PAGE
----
Driving up to Apamea after visiting the ruins of the other great cities of the area Al Basa and Sejilla while I was staying in Hama, Syria. This city was the center of it all at one point in time. The former village of Pharnake was renamed Apamea by the newly appointed and former Roman general to Alexander I king Selecukos Nikator I ‘s whose princess and wife was named Apama in 300 B.C. It was just another recent addition to the already vast and growing Roman Empire. The area flourished and it was home to as many as 500K occupants in the city by the 1st century. It became the merchant center of the area for the Romans since it was easy to defend geographically, it was in close proximity to the still bustling port city of Latakia and it was at the eastern crossroads for commerce.
The city continued to be a valuable asset to the Roman empire through the centuries. Roman Emperor Claudius continued his support from Rome even after a disastrous earthquake hit on December 13 115. The city was rebuilt and it’s prosperity continued.
What remains today to see
There’s still a lot standing here today considering how long it’s been since it was settled and how many earthquakes the area has experienced throughout those centuries. The structures that still standing tall today where mostly built-in the 6th century A.D. This was after the Byzantines again took back the city from the Persians after a failed attempt of Justinian the Great‘s try to regain Western regions the empire had lost. The battles between the Romans, Persians and Arabs left the city buried to the ground in 628 AD. The Byzantines only occupied it for 6 years prior to then. The city was taken back after a many bold military campaigns led by Heraclius in his bid to successfully drive the Persians out of Asia Minor. The Arabs came along eight years later and defeated the Romans in the Battle of Yarmouk. Heraclius didn’t count on the Muslim Arabs pushing him and his brother Theodore out after this final bloody in 636. The Byzantines were pretty much done for after this bloody battle. The tug of war had finally ended, the Persians won but the city never again regained its grandeur it had once enjoyed under the Byzantines.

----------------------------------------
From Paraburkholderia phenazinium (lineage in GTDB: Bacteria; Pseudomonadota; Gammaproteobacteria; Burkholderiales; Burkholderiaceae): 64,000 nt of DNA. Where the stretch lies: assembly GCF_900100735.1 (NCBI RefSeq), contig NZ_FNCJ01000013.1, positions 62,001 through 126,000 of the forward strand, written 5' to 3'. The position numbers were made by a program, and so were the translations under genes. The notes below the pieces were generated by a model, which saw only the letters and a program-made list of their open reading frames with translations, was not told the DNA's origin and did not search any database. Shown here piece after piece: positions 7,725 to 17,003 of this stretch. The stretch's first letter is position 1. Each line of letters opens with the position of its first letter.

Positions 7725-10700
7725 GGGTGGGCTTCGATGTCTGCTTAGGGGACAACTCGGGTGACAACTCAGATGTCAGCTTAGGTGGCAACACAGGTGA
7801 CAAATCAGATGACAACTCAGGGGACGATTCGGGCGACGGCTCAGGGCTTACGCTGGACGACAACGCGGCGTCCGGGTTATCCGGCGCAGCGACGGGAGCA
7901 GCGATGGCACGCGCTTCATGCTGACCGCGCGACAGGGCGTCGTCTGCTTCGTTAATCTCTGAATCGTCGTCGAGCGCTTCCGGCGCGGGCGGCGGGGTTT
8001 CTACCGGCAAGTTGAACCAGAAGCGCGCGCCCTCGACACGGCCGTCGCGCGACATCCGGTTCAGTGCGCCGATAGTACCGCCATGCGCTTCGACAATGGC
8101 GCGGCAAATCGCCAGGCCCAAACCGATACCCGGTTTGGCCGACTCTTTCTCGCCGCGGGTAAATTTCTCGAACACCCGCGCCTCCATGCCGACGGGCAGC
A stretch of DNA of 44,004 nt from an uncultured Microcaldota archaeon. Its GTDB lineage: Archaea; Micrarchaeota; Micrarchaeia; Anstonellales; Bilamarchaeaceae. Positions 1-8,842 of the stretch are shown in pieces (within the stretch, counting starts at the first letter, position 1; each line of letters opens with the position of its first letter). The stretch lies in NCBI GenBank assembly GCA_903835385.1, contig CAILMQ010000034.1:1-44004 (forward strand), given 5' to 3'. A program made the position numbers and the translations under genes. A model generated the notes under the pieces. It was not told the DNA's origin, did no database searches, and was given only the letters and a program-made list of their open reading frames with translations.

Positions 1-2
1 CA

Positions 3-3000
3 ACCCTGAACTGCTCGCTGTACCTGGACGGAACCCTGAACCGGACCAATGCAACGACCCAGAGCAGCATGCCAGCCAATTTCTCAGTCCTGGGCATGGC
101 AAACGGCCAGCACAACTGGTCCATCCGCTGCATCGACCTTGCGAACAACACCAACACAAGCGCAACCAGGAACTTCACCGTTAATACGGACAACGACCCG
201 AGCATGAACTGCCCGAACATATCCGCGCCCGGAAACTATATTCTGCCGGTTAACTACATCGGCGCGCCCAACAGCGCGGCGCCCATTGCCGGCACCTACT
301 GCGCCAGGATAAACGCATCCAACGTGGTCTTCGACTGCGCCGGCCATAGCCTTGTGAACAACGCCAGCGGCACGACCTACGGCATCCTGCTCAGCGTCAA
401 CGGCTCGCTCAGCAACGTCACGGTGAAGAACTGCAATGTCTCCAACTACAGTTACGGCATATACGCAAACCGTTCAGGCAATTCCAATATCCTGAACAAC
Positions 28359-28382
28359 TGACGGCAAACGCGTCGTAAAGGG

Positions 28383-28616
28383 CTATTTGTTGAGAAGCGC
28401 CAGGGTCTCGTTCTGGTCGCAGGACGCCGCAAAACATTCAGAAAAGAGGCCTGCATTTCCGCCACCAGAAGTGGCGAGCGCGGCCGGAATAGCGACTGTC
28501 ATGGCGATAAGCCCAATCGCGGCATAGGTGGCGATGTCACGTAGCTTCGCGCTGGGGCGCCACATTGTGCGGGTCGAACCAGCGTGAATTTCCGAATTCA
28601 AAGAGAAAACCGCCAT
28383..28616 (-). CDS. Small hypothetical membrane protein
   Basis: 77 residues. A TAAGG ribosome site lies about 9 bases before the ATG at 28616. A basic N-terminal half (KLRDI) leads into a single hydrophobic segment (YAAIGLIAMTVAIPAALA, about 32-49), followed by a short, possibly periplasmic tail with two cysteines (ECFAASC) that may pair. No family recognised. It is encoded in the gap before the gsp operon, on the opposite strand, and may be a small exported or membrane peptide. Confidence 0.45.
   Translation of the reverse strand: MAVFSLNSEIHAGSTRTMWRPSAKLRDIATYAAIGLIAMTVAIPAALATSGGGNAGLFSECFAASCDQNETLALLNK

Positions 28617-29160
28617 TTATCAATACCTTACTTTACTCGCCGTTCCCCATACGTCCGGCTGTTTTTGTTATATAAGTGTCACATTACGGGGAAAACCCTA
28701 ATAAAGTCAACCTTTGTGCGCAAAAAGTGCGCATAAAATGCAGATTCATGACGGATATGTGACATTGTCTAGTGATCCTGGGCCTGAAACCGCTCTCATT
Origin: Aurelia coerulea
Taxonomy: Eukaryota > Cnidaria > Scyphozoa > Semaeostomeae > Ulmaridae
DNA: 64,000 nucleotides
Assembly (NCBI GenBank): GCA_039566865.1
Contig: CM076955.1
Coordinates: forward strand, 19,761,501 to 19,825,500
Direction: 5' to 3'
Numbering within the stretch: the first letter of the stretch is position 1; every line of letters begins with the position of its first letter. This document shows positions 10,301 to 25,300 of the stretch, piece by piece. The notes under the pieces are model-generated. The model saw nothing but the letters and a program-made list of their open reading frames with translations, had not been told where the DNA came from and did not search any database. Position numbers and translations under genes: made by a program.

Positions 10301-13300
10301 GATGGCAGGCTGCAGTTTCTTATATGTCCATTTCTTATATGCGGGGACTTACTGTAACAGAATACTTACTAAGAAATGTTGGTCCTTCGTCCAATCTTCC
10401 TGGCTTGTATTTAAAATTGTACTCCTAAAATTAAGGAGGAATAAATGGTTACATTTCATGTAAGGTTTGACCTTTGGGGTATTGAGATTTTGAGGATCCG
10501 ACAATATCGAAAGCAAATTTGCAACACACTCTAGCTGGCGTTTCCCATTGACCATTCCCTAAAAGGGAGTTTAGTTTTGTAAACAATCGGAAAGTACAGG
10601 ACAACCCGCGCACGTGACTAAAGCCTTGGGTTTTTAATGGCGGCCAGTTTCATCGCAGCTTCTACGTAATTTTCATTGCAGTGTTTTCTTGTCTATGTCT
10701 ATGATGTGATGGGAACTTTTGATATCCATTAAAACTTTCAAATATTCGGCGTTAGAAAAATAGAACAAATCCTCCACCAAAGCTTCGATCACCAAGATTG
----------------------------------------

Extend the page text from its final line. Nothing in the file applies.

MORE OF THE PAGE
What a visitor sees in Apamea today is a small traces of a once great city mostly dominated by the Byzantines. Two major earthquakes struck back in 1157 and 1170 A.D. and have left the city to the ruin it is today. The city now consists of smaller and more crumbled structures as well as many tall and noble fluted columns, frescoes inside the museum and entry ways along the main Cardo Maximus.
A visitor can easily imagine what Apamea once looked like because there are many structures still standing tall. There hasn’t been any major building in the area so even though it’s quiet there today you can still look across the valley and see why this beautiful place was always being fought over.
How to get there and when to go
Easiest way to get to Apamea is by hiring a car from Hama and include some other sites like Al Basa and Sejilla and the Beehives. I suggest an early start not only because it takes some time to get from one to the next but they do close around sunset. This particular day was beautiful and clear and we started out with the beehives, moved on to the dead cities of Al Basa and Sejilla (we must made it before the one man security force decided to close around 3pm) and got here at Apamea around 5:00pm. A perfect time in June for pictures in terms of lighting and the fact that we pretty much had it to ourselves.